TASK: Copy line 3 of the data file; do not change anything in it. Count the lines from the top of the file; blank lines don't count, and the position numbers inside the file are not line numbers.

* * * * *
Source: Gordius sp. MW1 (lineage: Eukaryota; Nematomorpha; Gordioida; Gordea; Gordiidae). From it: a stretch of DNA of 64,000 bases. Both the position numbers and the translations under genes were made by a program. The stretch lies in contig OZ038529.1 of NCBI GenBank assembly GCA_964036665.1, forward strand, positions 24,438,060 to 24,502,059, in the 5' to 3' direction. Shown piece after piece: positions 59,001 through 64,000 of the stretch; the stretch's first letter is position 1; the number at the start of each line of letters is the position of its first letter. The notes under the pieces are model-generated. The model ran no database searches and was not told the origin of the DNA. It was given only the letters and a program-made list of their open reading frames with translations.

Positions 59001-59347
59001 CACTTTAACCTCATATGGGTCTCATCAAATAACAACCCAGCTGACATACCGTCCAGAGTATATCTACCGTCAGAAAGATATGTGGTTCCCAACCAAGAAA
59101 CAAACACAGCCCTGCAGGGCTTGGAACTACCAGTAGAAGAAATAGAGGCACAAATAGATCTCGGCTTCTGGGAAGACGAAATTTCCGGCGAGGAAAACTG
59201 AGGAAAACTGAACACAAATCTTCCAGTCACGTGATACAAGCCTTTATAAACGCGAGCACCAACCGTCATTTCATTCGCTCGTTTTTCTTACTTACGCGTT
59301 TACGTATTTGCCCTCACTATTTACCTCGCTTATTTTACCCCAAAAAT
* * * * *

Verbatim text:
59001 CACTTTAACCTCATATGGGTCTCATCAAATAACAACCCAGCTGACATACCGTCCAGAGTATATCTACCGTCAGAAAGATATGTGGTTCCCAACCAAGAAA